Mount Rushmore National Memorial under construction.
The workers had to endure conditions that varied from blazing hot to bitterly cold and windy. Each day they climbed 700 stairs to the top of the mountain to punch-in on the time clock. Then 3/8 inch thick steel cables lowered them over the front of the 500-foot face of the mountain in a "bosun chair." Despite the dangers, no one was killed during the project.
Otters in Glacier Bay National Park and Preserve, Alaska.
The sea otter population of Glacier Bay has increased dramatically in the past 20 years. Ecologists consider sea otters a keystone species here. Otters consume vast quantities of clams, urchins, crabs, and other invertebrates and their presence creates ripples through the ecosystem. NPS photo.
Every day someone like you becomes a wildland wildfire fighter, a teacher, a trail-builder, a museum curator, or a park ranger. Discover your opportunities in national parks. Come to play. Come to learn. Come to serve. Develop your environmental leadership skills. Find a job. Be the next generation to preserve and protect these great places.
With more than 80% of Americans living in urban areas, urban parks are more important than ever. The father of American landscape architecture, Frederick Law Olmsted, said of urban parks:
It is one great purpose of the Park to supply to the hundreds of thousands of tired workers, who have no opportunity to spend their summers in the country, a specimen of God's handiwork that shall be to them, inexpensively, what a month or two in the White Mountains or the Adirondacks is, at great cost, to those in easier circumstances.
Subcommittee on National Parks, Forests, and Public Lands
H.R. 523, Douglas County, Washington, PUD Conveyance Act
May 10, 2007
Thank you for the opportunity to testify on H.R. 523. This legislation directs the Secretary of the Interior to convey certain public lands located wholly or partially within the boundaries of the Wells Dam Hydroelectric Project [Federal Energy Regulatory Commission Project No. 2149-19795] (Project) to Public Utility District No. 1 of Douglas County, WA, (PUD). The BLM supports this conveyance. During consideration of similar legislation in the 109th Congress (H.R. 4789), we raised several concerns. The BLM greatly appreciates the work by Rep. Hastings' staff and Subcommittee staff to address our concerns, as the text of H.R. 523 reflects. We look forward to working with the bill's sponsor and the Committee on the few key concerns still outstanding.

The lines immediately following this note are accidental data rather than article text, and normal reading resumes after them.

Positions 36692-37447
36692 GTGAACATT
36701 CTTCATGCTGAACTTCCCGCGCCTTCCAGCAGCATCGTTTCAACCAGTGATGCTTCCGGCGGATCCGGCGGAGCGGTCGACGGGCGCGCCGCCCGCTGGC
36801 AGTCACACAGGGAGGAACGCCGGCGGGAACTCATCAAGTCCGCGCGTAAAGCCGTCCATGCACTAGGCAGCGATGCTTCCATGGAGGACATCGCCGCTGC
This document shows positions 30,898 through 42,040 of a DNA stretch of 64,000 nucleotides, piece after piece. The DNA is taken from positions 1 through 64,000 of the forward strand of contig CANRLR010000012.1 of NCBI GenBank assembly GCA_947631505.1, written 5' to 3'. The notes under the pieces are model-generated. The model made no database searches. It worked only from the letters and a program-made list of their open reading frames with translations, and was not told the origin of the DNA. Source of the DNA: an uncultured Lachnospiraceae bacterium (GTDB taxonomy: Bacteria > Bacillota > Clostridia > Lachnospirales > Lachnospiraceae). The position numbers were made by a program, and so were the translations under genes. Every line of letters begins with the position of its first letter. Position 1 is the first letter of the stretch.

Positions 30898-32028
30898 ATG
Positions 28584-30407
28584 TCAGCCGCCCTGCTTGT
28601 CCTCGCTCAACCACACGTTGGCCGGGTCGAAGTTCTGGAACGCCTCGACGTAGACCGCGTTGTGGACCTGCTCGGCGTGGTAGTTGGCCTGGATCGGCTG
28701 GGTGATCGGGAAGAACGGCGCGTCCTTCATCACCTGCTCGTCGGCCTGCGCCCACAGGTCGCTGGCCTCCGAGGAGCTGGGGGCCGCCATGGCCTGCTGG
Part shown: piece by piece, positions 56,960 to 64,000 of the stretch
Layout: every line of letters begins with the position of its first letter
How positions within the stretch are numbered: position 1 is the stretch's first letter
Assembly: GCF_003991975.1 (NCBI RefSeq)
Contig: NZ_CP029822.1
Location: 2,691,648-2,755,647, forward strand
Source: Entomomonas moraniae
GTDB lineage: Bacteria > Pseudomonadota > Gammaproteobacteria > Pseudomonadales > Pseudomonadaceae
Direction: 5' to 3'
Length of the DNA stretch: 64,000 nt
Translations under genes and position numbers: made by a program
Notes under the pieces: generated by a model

Since 1998, the PUD has expressed a strong desire to purchase all BLM-managed public lands within the Project boundaries. During the 109th Congress, we worked with the PUD to identify precisely which public lands it wishes to acquire, and we worked with the bill's sponsor to develop a map that correctly identifies these lands. Some of the public lands the PUD wishes to acquire are located within the boundaries of the Project. These were reserved for power site purposes by order of the Federal Power Commission (FPC Order dated July 12, 1962, for Power Project No. 2149). Some of the lands requested by the PUD lie outside (but contiguous to) the designated project boundary. We encourage the sponsor and the Committee to provide safeguards to protect the known resource values on these lands, which include Bald Eagle roosts and approximately two miles of Columbia River shoreline currently open to the public.
Section 3(f) of the legislation directs that the proceeds from the sales be deposited into the “working capital” funds of the BLM. We strongly recommend instead that these funds be deposited in the “Federal Land Disposal Account” established by P.L.106-248, the Federal Land Transaction Facilitation Act(FLTFA).
Thank you for the opportunity to testify. I will be glad to answer questions.